Quantitative Experimental Measurements of Matrix Cracking and Delamination using Acoustic Emission
JJ Scholey, PD Wilcox, MR Wisnom (Bristol University), MI Friswell (Swansea University)
Composites Part A: Applied Science and Manufacturing, Vol. 41, No. 5, May 2010, pp. 612-623
The majority of reported acoustic emission (AE) source characterization studies are conducted on narrow specimens where the results are influenced by reflected wave energy from the specimen edges. The work in this paper is concerned with the design and application of AE testing on large fibre reinforced composite specimens to avoid the effects of edge reflections. AE waveforms from matrix cracking and delamination are examined. Measured waveforms, reported on an absolute amplitude scale, are used to study the angular amplitude patterns from the two damage mechanisms. Matrix cracking events are shown to be dominated by the S0 mode and produce a repeatable angular amplitude pattern. Delamination events are dominated by the A0 mode and show a less consistent angular amplitude pattern. The results indicate fundamental differences between the AE from the two types of damage mechanism and the implications for the design of AE monitoring systems are discussed.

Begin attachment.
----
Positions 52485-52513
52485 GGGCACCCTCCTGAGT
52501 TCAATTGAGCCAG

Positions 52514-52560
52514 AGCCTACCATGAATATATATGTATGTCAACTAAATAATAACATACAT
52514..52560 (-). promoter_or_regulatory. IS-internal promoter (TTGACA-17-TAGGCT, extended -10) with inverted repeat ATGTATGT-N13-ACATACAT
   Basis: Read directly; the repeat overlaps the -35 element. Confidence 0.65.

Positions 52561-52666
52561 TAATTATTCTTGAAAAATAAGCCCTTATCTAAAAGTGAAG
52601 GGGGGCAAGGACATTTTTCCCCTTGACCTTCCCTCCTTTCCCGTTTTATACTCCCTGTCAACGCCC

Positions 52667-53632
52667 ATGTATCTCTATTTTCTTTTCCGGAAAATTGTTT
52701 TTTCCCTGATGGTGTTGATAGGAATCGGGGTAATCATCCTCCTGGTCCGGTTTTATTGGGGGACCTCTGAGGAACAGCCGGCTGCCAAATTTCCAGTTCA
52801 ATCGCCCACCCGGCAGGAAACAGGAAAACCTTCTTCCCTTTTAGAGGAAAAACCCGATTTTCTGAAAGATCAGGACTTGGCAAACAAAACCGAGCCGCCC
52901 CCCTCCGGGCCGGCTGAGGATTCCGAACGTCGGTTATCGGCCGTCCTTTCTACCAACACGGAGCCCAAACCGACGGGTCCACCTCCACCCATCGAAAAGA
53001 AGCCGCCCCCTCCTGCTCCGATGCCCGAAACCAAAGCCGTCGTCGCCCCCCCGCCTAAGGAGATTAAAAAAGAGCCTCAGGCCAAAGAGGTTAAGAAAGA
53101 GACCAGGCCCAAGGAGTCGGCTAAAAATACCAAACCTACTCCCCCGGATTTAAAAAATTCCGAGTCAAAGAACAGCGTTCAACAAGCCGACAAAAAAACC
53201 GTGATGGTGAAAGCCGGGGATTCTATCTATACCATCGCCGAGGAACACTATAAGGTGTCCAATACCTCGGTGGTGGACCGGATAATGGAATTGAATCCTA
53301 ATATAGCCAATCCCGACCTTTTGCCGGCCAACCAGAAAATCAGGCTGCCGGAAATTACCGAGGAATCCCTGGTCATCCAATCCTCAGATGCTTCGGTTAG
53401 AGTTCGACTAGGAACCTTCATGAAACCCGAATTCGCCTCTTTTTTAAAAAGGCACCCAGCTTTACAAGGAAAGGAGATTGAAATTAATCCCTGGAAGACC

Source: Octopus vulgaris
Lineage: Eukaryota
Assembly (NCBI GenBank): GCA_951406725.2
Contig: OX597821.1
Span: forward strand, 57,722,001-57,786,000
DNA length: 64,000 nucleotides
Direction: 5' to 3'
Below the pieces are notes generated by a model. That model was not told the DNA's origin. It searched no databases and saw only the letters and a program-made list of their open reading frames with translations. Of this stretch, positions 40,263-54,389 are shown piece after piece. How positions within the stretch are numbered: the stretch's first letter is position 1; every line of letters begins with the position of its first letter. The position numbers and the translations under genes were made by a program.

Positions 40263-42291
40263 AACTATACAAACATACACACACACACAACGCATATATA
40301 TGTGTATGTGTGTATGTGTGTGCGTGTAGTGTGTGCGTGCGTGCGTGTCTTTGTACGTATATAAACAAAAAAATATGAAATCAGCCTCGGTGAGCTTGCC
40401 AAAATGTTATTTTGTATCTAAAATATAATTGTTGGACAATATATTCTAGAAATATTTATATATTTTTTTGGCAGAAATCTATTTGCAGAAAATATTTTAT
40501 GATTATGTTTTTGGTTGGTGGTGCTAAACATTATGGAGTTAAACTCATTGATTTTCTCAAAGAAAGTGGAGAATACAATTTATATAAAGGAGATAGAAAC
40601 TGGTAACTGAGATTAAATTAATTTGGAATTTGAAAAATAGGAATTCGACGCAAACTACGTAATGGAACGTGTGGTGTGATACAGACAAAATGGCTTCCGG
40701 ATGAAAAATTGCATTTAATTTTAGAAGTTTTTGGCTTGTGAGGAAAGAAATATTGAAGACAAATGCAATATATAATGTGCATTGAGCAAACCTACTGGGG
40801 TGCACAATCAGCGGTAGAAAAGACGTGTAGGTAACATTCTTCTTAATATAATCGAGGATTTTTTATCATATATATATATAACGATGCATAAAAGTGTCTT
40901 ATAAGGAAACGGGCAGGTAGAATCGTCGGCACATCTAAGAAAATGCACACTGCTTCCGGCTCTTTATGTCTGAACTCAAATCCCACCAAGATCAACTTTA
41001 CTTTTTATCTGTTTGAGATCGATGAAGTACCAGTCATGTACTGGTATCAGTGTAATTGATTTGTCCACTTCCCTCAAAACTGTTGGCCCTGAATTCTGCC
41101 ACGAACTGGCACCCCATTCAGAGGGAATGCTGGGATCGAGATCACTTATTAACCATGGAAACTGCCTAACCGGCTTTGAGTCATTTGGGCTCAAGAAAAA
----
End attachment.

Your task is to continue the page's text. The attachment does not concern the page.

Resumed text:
This material has been published in the Composites Part A: Applied Science and Manufacturing, Vol. 41, No. 5, May 2010, pp. 612-623, the only definitive repository of the content that has been certified and accepted after peer review. Copyright and all rights therein are retained by the Elsevier.
Link to paper using doi: 10.1016/j.compositesa.2010.01.008
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